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Tick Talk: What You Need to Know Pre-Hunt

Midwestern turkey hunters and others are hitting the woods. So are a variety of harmful tick species.

Tick Talk: What You Need to Know Pre-Hunt

The surest way to beat tick-borne diseases is to not contract them in the first place. (Shutterstock image)

As Midwestern turkey hunters and others hit the woods this spring, there’s one priority that should be on everyone’s prep list.

Apply permethrin to boots, socks, cap, gloves, facemask and clothes to ensure no tick hangs around long enough to bite.

Another option is to buy camo gear pretreated with permethrin by the manufacturer. This chemical withstands repeated washing, so it doesn’t need to be reapplied before each outing. If you don’t use permethrin-treated gear to thwart ticks, at least apply DEET before heading into the woods.

Those simple, inexpensive precautions let you focus on the fun and excitement of spring turkey hunting. Hunters who take chances with ticks could expose themselves to long-term suffering from the several tick-borne diseases still spreading across the country. The U.S. Centers for Disease Control and Prevention reported nearly 60,000 cases of tick-borne diseases in 2017 and nearly 48,000 in 2018. Those numbers are up dramatically from 22,527 tick-borne cases nationwide in 2004.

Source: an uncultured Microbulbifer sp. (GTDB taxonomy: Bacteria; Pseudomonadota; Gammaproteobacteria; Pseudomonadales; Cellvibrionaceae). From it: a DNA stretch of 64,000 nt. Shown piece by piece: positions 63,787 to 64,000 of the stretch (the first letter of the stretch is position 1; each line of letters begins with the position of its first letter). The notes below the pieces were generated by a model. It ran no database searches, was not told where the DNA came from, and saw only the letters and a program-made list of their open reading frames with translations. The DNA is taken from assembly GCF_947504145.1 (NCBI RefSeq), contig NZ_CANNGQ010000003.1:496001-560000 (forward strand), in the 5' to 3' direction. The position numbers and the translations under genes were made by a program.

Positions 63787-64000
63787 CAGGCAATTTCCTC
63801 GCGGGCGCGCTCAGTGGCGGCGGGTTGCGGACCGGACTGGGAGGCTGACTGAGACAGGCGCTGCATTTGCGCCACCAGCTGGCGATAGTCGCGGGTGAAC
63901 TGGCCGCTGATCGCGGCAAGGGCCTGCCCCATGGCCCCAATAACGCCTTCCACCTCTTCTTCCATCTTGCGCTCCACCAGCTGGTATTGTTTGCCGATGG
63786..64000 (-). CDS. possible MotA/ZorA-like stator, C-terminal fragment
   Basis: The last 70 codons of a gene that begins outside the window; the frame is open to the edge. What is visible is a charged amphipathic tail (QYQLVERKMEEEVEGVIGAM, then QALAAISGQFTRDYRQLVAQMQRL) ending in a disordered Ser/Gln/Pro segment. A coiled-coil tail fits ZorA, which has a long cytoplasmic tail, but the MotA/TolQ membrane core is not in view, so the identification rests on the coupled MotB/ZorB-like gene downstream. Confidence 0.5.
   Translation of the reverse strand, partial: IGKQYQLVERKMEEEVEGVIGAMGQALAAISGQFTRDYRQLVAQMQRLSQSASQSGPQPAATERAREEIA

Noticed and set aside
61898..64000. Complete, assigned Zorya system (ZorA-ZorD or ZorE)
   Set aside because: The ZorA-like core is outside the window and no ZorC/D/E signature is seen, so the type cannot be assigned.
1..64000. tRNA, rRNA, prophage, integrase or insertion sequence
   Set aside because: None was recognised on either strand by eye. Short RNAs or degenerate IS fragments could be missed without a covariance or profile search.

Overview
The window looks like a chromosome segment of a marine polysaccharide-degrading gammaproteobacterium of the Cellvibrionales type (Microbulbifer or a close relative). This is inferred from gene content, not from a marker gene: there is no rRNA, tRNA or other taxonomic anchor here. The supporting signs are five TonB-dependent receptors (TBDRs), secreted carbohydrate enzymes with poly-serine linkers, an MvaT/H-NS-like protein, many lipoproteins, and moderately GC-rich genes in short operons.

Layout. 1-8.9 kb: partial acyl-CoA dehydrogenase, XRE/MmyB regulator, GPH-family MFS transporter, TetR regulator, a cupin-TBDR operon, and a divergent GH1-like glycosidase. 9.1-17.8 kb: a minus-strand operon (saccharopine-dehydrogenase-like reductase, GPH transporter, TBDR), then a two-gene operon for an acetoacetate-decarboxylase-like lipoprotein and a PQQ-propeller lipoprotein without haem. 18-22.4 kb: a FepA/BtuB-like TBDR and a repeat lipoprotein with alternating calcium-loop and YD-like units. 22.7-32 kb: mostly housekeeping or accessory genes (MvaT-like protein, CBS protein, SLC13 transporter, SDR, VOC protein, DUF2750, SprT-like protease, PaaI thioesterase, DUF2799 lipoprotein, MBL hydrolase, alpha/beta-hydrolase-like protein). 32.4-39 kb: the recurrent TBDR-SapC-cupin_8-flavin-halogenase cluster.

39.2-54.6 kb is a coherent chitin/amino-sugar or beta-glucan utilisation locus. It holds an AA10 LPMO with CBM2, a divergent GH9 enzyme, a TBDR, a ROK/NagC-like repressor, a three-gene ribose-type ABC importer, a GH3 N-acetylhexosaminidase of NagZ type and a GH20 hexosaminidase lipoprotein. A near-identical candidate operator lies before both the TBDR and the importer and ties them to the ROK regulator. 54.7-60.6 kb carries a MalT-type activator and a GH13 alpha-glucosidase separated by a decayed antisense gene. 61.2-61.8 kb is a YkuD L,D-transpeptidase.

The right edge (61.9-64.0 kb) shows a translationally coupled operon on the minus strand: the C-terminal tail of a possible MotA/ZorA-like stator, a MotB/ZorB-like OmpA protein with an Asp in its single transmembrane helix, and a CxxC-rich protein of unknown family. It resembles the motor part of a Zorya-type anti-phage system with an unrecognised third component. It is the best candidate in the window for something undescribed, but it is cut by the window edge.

Most turkey hunters have heard about Lyme disease, the most common tick-borne ailment, and Rocky Mountain spotted fever. But those are just two of at least seven ailments linked to four tick species in Midwestern states: the black-legged (deer) tick, American dog tick, brown dog tick and Lone Star tick.

In addition, even though the CDC hasn’t officially linked alpha-gal syndrome, or AGS—the so-called “red-meat allergy”—to bites from Lone Star ticks and others, that connection seems likely. Information prepared by Minnesota’s Mayo Clinic reports a connection between AGS and tick bites in some parts of the country.

Tick Talk
BROWN DOG TICK: The brown dog tick’s distribution is vast. It can transmit Rocky Mountain spotted fever. As the name suggests, dogs often serve as hosts for this particular species. (Illustration courtesy of the Centers for Disease Control and Prevention)

People who develop the AGS allergy often suffer rashes, hives, swelling and other reactions three to six hours after eating beef, pork or venison. Some require hospitalization and adrenaline injections. Most tick-borne diseases can be treated with antibiotics like doxycycline monohydrate, but there’s no known cure for AGS, and the condition might be lifelong for some victims.

Researchers in 2018, however, found that people with blood types B and AB might be five times less likely to contract AGS than people with the more common blood types O or A. The researchers went into the study expecting people with B and AB blood types to make up 20 percent of those with AGS. Instead, only 4.35 percent of AGS patients had B or AB blood types.


Either way, tick-borne diseases are increasingly common across the Midwest. Lyme disease is especially prevalent in Wisconsin and Minnesota, which rank 10th and 11th, respectively, in the nation for Lyme cases. Likewise, Rocky Mountain spotted fever has been increasing nationwide since 2010, especially in southeastern states. Midwestern states most afflicted with RMSF include Missouri (94.5 cases per million), Kansas (74.8 cases per million) and Kentucky (56.1 cases per million).

Tick Talk